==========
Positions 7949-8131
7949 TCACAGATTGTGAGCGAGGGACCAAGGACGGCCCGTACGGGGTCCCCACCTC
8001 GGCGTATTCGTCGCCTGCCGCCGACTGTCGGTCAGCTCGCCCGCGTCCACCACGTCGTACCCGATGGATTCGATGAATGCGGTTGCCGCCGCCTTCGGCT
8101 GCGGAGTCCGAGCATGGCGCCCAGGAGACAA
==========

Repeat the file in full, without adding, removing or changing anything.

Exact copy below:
Positions 7949-8131
7949 TCACAGATTGTGAGCGAGGGACCAAGGACGGCCCGTACGGGGTCCCCACCTC
8001 GGCGTATTCGTCGCCTGCCGCCGACTGTCGGTCAGCTCGCCCGCGTCCACCACGTCGTACCCGATGGATTCGATGAATGCGGTTGCCGCCGCCTTCGGCT
8101 GCGGAGTCCGAGCATGGCGCCCAGGAGACAA